Looking back at the late, great, iconic sex goddess of 1960s cinema.
If you weren’t of a certain age during the 1960s and 1970s, then you might never be able to quite understand the cultural importance of Raquel Welch. It would be no exaggeration to say that she was the Marilyn Monroe of her era, a woman whose very name implied sexual desire and who seemed to exist outside of any films that she made as a brand unto herself, long before celebrities branded themselves. More than as an actor, Raquel Welch was famous as an image, an idea and yes, the punchline to many a sexist joke – where would the Two Ronnies have been without her name to imply the impotent lust of middle-aged men? As a small child, before I even knew what such things really meant and long before the first stirrings of the loins, I knew that Raquel Welch was the sexiest woman in the world, possibly of all time.
I’m not sure when I first saw One Million Years B.C. – no doubt on one of its then-regular TV broadcasts – or when I connected the mythical figure of Raquel Welch to the woman in the film, but when that connection was made, everything made sense. The fur bikini, the body, the big hair and most of all the face that showed defiance and desire, strength and beauty beyond imagination – everything about Raquel lived up to the reputation, maybe even went beyond it because here she was, fighting dinosaurs in a Hammer film and what could be better than that? Raquel Welch was one of those women who seemed almost too stunning to be a mere object of desire – her raw sexuality and beauty seemed too much, like a work of art that was too unattainable to imagine. Our modern-day sex symbols are much more ordinary, as suits our socially connected world where you can pretend that the biggest stars are your friend because you are allowed to follow their every utterance. Raquel seemed removed from reality.
The films were, if we believe the critics, a decidedly mixed bag with more misses than hits. Well, what do film critics know? Look at her filmography – One Million Years B.C., Fantastic Voyage, Fathom, Hanny Caulder, Myra Breckinridge, Lady in Cement, Bedazzled, Kansas City Bomber, The Last of Sheila and even that brief appearance as – steady now – the Priestess of the Whip in The Magic Christian. That’s a body of work that anyone could be proud of. By the middle of the 1970s, she was famous for being herself – or at least an exaggerated, media-created version of herself, leading to a lot of TV that included the genuinely amazing Raquel! musical special, fitness videos and a Las Vegas stage act. In 1980 she sued MGM for throwing her off the movie version of John Steinbeck’s Cannery Row, falsely blaming her for production delays. The studio tried to suggest that Welch was bitter because roles for actresses over 40 were hard to come by, which is an interesting defence to say the least. She won $10.8 million but found herself unable to find movie work, which ironically proved her point about the movie industry.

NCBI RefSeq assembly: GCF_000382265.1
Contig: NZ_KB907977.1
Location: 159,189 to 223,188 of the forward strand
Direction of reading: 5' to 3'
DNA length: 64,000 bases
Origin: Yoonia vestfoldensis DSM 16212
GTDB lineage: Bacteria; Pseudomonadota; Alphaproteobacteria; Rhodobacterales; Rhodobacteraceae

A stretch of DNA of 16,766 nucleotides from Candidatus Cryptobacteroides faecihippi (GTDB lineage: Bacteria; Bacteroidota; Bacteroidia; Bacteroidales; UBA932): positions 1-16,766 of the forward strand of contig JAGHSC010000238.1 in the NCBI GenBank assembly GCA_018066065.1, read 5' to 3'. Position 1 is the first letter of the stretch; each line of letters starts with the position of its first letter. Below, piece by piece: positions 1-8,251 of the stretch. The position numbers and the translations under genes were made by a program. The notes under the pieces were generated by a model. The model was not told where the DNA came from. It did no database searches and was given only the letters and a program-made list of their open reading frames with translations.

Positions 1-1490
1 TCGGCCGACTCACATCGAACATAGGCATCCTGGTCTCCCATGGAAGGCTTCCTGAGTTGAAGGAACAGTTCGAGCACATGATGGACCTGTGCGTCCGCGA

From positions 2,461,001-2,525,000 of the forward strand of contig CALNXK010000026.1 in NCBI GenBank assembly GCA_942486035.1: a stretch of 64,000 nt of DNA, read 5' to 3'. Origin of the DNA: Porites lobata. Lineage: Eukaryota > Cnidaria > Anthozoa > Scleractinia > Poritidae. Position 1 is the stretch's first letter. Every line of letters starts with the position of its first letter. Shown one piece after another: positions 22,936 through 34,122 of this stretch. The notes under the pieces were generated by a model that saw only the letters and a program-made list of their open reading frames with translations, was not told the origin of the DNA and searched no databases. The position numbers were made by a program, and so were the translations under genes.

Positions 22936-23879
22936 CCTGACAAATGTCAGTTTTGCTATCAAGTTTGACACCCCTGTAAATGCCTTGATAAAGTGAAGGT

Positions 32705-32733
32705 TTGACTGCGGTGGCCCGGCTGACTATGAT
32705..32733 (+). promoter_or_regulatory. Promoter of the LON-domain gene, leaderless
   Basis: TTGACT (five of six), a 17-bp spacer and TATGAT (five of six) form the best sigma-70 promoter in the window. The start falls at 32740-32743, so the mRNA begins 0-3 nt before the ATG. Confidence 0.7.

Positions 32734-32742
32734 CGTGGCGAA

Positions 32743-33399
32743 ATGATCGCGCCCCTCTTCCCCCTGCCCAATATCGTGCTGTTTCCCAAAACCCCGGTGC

In the end, Raquel perhaps didn’t have quite the same long-lasting iconic status of a Marilyn, if only because times had changed and she was harder to impersonate, satirise and mock – she took the idea of the sex symbol away from the platinum blondes who knew how to send themselves up and gave it a new, smouldering edge that no one could mess with. While she epitomises an era, she had less of a kitsch image than the 1950s blonde bombshells and seemed more in control of her sex appeal. Yet there is a glorious sense of kitsch running through her work, which may or may not have been intentional – I mean, look again at that filmography. You could make a pretty good camp film festival out of her work. Clearly, these were conscious choices so it’s safe to say that she knew very well what her image was and liked to satirise it just as much as Jayne Mansfield did hers – she just did it in a more subtle way that didn’t make men think that she was stupid and disposable.
In Bedazzled, Raquel plays Lust. Well, of course she does. In 1967, who else on the planet could have played that role? It’s a knowing, witty reference to her cultural position, a position that she held onto into the mid-1970s without anyone really challenging her. Like all the best sex symbols, she overshadows her own career – a filmography that is long overdue reexamination – and exists beyond cinema, beyond culture in general and has become shorthand for every cool, big-haired bikini-clad chick with attitude that the 1960s was awash with – the rest all feeling like pale imitations, no matter how cool they might be. People tend to think of Raquel in the same way as they do other iconic sex goddesses, as though their career was somehow unfulfilled no matter how many great films they made, because the films always end up playing second-fiddle to the image. No matter – we all know better, right? Raquel Welch had a great film career and lived according to her own rules. I mean, who can argue with the woman who starred in both One Million Years B.C. and Myra Breckinridge?
Raquel Welch died on February 15th 2023, aged 82.
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